How the Sydney cluster grew—and what it could mean for New Zealand

Opinion: The speed at which Sydney’s new Covid-19 outbreak has spread should be a lesson in the dangers of complacency, says Associate Professor Siouxsie Wiles.

With news of a new strain of the Covid-19 virus spreading in the UK, it looks like Australia’s Christmas plans are also up in the air with a new cluster of cases in Sydney. It’s a good reminder to us here in New Zealand that we mustn’t get complacent over the holiday season.

On Tuesday December 15, Covid-19 minister Chris Hipkins and director general of health Ashley Bloomfield held a media stand-up to talk about the government’s Covid summer resurgence plan. The plan lays out how they will manage any community cases that emerge in New Zealand over our summer holiday season.

It was a clear call for us all to be washing our hands, using the Covid Tracer app, staying home and getting tested if we experience any symptoms, and having a backup plan for homes and pets in case we move up the alert levels and can’t get home straight away.
The next day, Wednesday December 16, New South Wales Health reported a community case of Covid-19 in a Sydney-based van driver who transports air crew from the airport to their hotels. Urgent genome sequencing was underway to determine if transmission had happened from the air crew. Given the driver’s job that seemed likely. New South Wales Health also announced he’d been to a sporting event while infectious and advised people who were also at the event to get tested.

Then later that day, another announcement by New South Wales Health. Two more people in Sydney had tested positive for Covid-19. They lived in the Northern Beaches area and had no known links to other cases. The couple were in their 60s and 70s, close contacts of each other, and had visited quite a few places while infectious, including cafes, shops, and the Avalon bowling club. Everyone in the Northern Beaches area was told to be on the lookout for symptoms.

Thursday December 17. Fifteen new community cases in the Northern Beaches area and more venues announced as places people may have been exposed. Officials ask those living in the Northern Beaches to stay home if they can and avoid visiting friends or family in aged care facilities or hospitals, and to avoid high-risk venues such as clubs, restaurants, places or worships, and gyms. They also ask people to avoid unnecessary travel outside of or to the Northern Beaches area.

Friday December 18. Ten new community cases announced as well as another in a New South Wales resident diagnosed in Queensland but now in self-isolation in the Northern Beaches area. New South Wales Health also announce that genome sequencing shows this new cluster isn’t related to the van driver or to any other recent clusters in Australia.

A new cluster and Sydney under restrictions

In the space of three days, Sydney went from zero community cases of Covid-19 to 28. Twenty-six of them were linked to the Avalon bowling club and/or the Avalon Returned Services League (RSL). Three days later the Avalon cluster was up to 83 cases. I’ve not seen any reports of how the cluster is thought to have started, but it just shows how fast cases can grow. And who knows how big it’ll get? Of the people with Covid-19, there is a musician who travelled extensively and played at multiple venues, an aged care worker, and a very busy and sociable couple in their 60s and 70s who didn’t self-isolate while waiting for their test results.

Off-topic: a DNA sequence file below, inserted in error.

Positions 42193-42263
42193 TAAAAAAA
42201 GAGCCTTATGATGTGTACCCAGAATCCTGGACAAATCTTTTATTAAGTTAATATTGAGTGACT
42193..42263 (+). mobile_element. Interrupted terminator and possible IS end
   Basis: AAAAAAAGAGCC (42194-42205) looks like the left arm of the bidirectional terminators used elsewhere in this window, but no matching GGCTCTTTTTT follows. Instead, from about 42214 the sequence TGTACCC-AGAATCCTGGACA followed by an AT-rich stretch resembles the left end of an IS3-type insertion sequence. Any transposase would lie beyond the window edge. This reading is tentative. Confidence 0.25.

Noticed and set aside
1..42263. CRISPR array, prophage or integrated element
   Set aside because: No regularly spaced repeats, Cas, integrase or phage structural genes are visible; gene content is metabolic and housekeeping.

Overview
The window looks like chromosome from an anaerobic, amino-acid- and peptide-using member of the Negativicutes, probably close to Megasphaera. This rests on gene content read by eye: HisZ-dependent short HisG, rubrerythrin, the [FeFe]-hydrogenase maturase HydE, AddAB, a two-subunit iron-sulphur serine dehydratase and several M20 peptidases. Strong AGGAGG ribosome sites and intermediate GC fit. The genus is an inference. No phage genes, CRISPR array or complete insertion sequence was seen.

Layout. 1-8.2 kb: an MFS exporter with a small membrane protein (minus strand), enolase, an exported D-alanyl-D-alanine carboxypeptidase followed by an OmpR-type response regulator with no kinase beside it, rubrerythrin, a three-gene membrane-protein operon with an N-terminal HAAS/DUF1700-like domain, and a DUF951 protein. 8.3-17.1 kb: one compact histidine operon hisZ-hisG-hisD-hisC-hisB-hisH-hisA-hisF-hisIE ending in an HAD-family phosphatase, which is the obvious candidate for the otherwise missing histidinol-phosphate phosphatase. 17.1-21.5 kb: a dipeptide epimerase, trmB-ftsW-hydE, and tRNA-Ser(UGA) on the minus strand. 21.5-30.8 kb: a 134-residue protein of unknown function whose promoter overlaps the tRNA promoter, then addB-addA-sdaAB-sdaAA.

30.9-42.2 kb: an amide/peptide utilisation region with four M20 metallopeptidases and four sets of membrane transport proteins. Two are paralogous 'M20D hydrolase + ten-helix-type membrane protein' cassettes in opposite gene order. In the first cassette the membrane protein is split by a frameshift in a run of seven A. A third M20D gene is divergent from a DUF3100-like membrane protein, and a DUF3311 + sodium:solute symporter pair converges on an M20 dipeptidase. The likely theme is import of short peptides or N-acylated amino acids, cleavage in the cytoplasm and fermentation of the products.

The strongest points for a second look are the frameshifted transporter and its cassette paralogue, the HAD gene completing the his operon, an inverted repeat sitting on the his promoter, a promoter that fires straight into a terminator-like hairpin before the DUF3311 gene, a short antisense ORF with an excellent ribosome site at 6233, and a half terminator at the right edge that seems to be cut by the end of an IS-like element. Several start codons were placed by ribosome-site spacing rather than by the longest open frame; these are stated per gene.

For now, the Northern Beaches area remains under stay-at-home orders, and some restrictions have been placed on people living in Greater Sydney. That means household gatherings are limited to 10 visitors, there’s a cap of 300 people for hospitality venues and places of worship, and restrictions on dancefloors and singing indoors. Those restrictions will be reviewed before Christmas but its hard to see how they could be eased by then.

The rest of Australia has also acted, with some states declaring Greater Sydney a hot zone and stopping all travel from the area while others require new arrivals to quarantine for 14 days. That’s led to a mad rush for people to get out of New South Wales before the restrictions came into force. And just a few days out from starting, this year’s Sydney to Hobart yacht race has been cancelled – the first time in its 76-year history.

What does the Sydney cluster mean for a Trans-Tasman travel bubble?
I’m not sure, to be honest.

It’s a valuable reminder that a community outbreak can happen at any time. It’s also another opportunity to seriously think through what an appropriate response would be and how we would minimise an outbreak spreading from one side of the Tasman to the other.
The fact that our contact tracing apps aren’t compatible is a pain, though not a deal-breaker. But the outbreak does highlight just what a logistical nightmare it will be if/when something like this happens and people need to return home in a hurry. Would we be reliant on them self-isolating rather than going into managed isolation?

It bodes well that New South Wales are taking the Avalon outbreak seriously, though I’m a little worried the restrictions for Greater Sydney are a little too relaxed. If they’re contact tracing and isolating all the contacts of the contacts, as well as the contacts of the cases, then that will help limit any further transmission of the virus. I guess we’ll soon find out.

In the meantime, let’s use this as a reminder to do all we can here in New Zealand to minimise the chances of an outbreak ruining our summer holiday. So, use the Covid Tracer app (and switch on the Bluetooth option), wash your hands regularly, wear a mask when on public transport (including taxis and rideshares), and stay home and get tested if you are sick.